Archive for 2010/04/28

When it actually works

Hold on to your hats folks. Something of a miracle just happened. Almost like a virgin birth. So, sit down and just listen. We've just started using Lotus Traveler on our company phones. I just followed the instructions, synchonized and it actually worked. I almost fell off my chair. I can still not believe it. I used Lotus Notes for something and it actually worked. Yes, the user interface does not follow the standard, it looks ugly and it's not very intuitive, but it worked.

But isn't this tragic? When the users take failure for granted. I tested this and never thought it would work.

I've seen systems where the customers hated upgrades. Yes, they wanted the new features but knew the system would be down after the upgrade. This should not be acceptable.

What does your users anticipate from your next release? Fear, suffering and bugs or a newer and better system? And no, the new features do not make up for the system being down.

Here the ultimate question can help. After each release, ask your real users (those affected by the new system – users and system administrators) if they would recommend you as a supplier after each release. No, you shouldn't just ask them but give them a means to register this anonymously. Share the result with the developers and the managers so it becomes transparent when a delivery does more harm than good.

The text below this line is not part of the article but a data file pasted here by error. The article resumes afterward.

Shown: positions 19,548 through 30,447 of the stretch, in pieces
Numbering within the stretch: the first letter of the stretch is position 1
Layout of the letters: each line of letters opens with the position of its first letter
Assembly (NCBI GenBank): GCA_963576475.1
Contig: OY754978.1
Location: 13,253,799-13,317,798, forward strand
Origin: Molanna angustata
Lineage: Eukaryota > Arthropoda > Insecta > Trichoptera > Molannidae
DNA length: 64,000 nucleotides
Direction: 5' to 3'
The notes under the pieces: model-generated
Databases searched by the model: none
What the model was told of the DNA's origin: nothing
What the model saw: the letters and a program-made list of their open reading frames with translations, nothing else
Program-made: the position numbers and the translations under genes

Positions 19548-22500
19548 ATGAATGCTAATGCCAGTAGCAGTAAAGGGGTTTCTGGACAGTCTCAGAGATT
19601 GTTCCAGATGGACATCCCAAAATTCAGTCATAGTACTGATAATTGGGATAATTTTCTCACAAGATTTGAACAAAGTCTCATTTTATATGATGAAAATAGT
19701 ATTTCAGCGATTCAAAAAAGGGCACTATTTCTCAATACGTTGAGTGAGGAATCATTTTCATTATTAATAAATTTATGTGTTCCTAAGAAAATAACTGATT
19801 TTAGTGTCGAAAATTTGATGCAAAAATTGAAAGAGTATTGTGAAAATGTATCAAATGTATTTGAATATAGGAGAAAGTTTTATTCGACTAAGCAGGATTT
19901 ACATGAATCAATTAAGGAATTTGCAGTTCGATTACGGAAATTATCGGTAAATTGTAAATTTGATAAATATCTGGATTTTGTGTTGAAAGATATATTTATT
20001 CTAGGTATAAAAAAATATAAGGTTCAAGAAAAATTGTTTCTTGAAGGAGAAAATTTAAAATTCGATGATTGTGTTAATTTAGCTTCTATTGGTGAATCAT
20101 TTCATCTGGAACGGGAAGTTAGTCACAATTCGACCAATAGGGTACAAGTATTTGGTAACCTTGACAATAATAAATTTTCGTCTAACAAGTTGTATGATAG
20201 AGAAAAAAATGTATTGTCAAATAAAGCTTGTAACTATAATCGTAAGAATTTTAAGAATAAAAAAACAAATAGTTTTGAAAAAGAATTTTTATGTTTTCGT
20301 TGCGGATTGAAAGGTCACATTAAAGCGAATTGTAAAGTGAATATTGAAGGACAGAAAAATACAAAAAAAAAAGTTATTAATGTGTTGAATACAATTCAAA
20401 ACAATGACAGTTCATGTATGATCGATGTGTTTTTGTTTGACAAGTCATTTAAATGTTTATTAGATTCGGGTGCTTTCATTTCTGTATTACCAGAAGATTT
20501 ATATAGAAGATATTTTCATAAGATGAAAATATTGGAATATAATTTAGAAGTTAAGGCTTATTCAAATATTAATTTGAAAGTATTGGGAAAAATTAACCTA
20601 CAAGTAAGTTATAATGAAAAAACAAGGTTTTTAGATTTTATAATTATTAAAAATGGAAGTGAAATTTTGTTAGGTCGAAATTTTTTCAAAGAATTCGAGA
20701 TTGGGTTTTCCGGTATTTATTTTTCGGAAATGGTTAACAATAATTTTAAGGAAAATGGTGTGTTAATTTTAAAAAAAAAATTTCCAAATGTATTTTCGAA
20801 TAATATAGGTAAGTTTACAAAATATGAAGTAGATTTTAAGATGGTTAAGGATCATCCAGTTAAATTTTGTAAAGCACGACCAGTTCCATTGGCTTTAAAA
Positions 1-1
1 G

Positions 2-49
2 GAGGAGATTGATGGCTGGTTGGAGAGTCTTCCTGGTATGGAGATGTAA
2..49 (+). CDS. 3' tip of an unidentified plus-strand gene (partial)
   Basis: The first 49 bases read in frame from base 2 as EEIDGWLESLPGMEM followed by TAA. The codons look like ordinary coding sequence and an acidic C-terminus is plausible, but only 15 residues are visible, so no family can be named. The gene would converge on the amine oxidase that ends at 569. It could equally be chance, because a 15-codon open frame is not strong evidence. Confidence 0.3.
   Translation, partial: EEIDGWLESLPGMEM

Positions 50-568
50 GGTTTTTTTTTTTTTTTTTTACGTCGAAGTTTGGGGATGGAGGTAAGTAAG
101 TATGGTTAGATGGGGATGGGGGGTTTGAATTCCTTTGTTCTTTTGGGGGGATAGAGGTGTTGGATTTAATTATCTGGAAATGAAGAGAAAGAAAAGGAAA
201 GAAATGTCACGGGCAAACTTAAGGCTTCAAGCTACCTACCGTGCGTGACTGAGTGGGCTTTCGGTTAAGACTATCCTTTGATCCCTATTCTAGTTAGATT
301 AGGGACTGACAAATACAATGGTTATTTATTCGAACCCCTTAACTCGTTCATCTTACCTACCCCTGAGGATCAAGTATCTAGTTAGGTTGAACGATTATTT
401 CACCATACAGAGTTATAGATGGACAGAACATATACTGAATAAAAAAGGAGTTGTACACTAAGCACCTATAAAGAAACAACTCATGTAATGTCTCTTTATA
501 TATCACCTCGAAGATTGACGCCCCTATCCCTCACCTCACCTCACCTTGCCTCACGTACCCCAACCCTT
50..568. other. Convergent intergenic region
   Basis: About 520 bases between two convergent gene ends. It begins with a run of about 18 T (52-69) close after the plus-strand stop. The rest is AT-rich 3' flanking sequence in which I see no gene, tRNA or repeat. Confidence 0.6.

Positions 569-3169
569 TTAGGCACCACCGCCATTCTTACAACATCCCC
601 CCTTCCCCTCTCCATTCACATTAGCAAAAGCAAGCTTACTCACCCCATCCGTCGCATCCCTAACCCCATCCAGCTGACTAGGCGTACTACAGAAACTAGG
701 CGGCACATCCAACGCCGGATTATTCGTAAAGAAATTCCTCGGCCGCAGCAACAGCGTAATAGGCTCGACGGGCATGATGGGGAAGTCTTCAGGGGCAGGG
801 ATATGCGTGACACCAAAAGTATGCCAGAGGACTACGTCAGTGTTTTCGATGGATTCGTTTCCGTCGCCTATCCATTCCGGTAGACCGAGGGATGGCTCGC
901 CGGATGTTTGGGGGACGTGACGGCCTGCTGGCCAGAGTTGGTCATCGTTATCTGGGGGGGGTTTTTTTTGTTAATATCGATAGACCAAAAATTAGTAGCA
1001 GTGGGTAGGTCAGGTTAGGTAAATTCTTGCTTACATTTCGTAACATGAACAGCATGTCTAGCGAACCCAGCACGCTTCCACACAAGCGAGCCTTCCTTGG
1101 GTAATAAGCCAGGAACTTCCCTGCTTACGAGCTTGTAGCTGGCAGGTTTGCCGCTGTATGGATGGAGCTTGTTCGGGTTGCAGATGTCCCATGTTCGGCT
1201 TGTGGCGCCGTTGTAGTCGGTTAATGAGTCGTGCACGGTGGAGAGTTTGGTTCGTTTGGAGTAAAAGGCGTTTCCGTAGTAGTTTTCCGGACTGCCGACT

Just thinking that the customers should be pleased by the new features and not to mad about the system failures is not a long term good way to treat a customer you want to keep.

So, why don't you ask that question? what are you afraid of?

Posted via email from forss’s posterous

Categories: Agile

dead horse strategies

My husband pointed me the other day to a web site, dedicated to The Theory of Constraints and today I happened to stumble upon the page on Dead Horse Strategy.

Here is an extract:

Dakota tribal wisdom says that when you discover you’re riding a dead horse, the best strategy is to dismount.  However in business we often try other strategies with dead horses, including the following;

Buy a stronger whip.

Change riders.

Threaten the horse with termination.

Say things like, “This is the way we have always ridden this horse.”

Appoint a committee to study the horse.

What is your organization's "dead horse"?

Posted via email from forss’s posterous

Categories: Agile